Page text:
USC just looking for student opinion on darts

Tuesday, April 7th, 2009

Re: Plebiscite reaction reflects unconcern for student opinion
March 6, 2008

To the editor:
There is some clarification that needs to be expressed and frankly I’m surprised it came to this. Malcolm Aboud’s claim that the University Students’ Council should “avoid asking a question if it does not intend to listen to the answer” is a grossly exaggerated misconception.

First, a little background: the debate about cigarettes sold by the USC has been filling council chambers for the past several months. As a result of this debate, the question arose: for an issue as large-scale as this, shouldn’t a more accurate understanding of student opinions on the argument be known?

The USC felt a plebiscite question was the best course of action to get this understanding. The reason why a plebiscite was used rather than a legally-binding vote was that a legally-binding vote would be overturned for legal reasons. What this meant was if there was a serious threat to the stability and finances of the USC, the Board of Directors had the right to overturn a student vote to protect the security of the USC.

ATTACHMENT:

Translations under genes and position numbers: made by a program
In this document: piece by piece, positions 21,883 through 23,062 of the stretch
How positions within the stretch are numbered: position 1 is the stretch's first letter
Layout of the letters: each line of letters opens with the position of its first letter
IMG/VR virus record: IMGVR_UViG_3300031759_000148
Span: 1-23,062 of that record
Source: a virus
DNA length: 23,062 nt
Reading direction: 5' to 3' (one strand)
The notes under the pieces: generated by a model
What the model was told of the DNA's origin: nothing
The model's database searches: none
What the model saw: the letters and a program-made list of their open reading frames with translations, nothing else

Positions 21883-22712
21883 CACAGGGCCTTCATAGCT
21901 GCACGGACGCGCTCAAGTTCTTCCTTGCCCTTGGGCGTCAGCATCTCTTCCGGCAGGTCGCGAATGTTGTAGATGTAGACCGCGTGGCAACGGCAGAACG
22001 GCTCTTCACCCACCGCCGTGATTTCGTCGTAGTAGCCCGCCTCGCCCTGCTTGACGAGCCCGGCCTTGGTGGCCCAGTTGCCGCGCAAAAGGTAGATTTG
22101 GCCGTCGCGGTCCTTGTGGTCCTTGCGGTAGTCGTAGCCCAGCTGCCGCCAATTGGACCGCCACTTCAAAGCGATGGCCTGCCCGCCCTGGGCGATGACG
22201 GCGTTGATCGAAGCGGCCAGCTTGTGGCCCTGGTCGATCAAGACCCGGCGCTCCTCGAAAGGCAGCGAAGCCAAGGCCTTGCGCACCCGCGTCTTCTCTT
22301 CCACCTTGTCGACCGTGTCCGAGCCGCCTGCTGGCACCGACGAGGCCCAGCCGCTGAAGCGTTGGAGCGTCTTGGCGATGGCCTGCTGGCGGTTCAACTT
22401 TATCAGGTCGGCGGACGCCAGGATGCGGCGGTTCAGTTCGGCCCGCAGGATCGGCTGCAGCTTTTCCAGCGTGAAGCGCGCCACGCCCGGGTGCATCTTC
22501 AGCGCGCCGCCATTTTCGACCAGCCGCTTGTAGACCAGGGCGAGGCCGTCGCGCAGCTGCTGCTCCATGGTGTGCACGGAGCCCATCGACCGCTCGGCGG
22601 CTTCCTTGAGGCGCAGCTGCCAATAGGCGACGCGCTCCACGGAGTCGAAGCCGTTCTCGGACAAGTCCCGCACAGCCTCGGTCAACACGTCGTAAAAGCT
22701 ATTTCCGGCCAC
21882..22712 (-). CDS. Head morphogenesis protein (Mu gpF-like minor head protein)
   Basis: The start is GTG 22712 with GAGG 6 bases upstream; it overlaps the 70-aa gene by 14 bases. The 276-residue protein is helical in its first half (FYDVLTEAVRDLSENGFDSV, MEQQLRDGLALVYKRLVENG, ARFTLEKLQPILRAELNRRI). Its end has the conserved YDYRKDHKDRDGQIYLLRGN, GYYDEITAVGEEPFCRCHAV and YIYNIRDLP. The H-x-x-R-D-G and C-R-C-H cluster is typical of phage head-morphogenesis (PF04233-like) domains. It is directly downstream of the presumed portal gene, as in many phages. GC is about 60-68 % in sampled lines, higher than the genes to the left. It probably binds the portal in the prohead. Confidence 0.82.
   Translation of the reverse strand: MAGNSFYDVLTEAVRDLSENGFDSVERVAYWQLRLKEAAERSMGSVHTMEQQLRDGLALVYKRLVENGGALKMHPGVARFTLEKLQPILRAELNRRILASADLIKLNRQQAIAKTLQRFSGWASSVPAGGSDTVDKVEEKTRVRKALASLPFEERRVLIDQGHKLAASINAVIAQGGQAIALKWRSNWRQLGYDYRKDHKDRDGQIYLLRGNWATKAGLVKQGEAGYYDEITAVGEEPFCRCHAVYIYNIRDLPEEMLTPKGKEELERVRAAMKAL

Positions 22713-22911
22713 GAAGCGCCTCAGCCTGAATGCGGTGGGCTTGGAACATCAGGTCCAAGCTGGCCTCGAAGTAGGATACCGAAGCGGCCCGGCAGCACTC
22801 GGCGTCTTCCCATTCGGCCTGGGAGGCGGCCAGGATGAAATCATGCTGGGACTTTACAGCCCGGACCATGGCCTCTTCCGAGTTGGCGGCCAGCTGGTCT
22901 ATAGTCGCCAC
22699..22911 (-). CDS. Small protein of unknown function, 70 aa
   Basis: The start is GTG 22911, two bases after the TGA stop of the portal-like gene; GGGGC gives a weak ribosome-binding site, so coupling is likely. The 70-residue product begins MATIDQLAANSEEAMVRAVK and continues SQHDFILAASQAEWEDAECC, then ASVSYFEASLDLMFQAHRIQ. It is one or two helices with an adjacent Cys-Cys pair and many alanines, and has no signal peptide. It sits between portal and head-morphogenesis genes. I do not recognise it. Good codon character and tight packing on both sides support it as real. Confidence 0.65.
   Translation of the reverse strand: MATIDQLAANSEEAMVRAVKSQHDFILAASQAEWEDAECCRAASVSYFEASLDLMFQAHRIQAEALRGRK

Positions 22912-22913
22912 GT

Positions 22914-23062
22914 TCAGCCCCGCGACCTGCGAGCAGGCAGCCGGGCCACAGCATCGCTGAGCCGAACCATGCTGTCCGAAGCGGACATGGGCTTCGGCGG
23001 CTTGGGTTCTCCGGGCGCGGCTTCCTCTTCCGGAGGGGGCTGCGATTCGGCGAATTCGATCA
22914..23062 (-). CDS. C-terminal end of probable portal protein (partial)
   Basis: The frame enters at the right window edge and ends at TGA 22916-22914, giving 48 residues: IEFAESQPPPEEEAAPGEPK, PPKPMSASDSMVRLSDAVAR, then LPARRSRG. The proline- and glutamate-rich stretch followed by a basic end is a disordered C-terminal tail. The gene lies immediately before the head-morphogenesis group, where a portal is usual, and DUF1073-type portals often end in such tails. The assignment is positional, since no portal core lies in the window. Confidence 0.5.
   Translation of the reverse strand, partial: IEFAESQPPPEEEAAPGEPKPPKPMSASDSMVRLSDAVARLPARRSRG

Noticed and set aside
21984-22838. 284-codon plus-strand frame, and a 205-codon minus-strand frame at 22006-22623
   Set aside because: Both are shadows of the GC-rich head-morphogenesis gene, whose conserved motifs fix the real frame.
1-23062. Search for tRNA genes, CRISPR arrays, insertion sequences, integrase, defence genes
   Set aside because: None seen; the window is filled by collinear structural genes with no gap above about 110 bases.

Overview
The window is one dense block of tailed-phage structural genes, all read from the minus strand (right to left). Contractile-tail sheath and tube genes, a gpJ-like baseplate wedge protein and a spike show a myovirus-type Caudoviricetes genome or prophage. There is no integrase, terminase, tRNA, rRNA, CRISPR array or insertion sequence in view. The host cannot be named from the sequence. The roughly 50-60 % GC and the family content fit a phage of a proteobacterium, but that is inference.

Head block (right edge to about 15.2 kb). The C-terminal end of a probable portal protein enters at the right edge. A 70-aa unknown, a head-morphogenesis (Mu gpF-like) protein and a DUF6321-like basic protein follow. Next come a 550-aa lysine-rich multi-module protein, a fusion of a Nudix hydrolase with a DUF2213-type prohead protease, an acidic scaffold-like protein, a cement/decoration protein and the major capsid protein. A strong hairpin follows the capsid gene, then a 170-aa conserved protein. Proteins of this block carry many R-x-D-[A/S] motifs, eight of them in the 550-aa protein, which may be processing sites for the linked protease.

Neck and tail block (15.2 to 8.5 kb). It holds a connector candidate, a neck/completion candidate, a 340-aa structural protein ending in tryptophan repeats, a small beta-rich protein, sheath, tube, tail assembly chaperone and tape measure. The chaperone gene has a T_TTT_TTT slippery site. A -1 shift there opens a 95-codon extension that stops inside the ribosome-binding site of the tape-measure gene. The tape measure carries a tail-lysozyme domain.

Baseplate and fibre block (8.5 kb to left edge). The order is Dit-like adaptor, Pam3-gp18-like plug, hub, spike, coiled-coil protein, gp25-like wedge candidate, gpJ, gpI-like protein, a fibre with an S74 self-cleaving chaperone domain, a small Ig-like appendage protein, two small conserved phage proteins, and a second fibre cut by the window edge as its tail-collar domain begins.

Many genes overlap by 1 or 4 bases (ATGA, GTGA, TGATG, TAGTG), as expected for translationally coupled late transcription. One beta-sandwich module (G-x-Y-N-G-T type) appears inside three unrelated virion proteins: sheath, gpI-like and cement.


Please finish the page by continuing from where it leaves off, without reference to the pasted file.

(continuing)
The USC felt this would not sit well with students and decided to go about it a different way. A plebiscite question was then chosen since it allowed for a strengthened argument as to what students believed on this issue and allowed the USC to work towards a solution that would be representative of its student body.

There is a lot of money involved, student jobs, pre-purchased cigarette supply, future stability and student event funding at stake in this issue. It is not something the USC can simply change overnight.

To sum up, the plebiscite was not a question the USC put forth with no intention to follow, but rather an attempt to get an accurate understanding of the students we represent, to move forward with their beliefs on this issue taken into consideration. The idea that we do not care about student opinions is an ignorant statement at best. If the USC truly didn’t care, there would have been no plebiscite in the first place.

This is in no way an official statement of the entire USC, but simply a concerned voice that feels this issue has gotten blown out of proportion.
"James East
USC Health Sciences
Kinesiology Councillor

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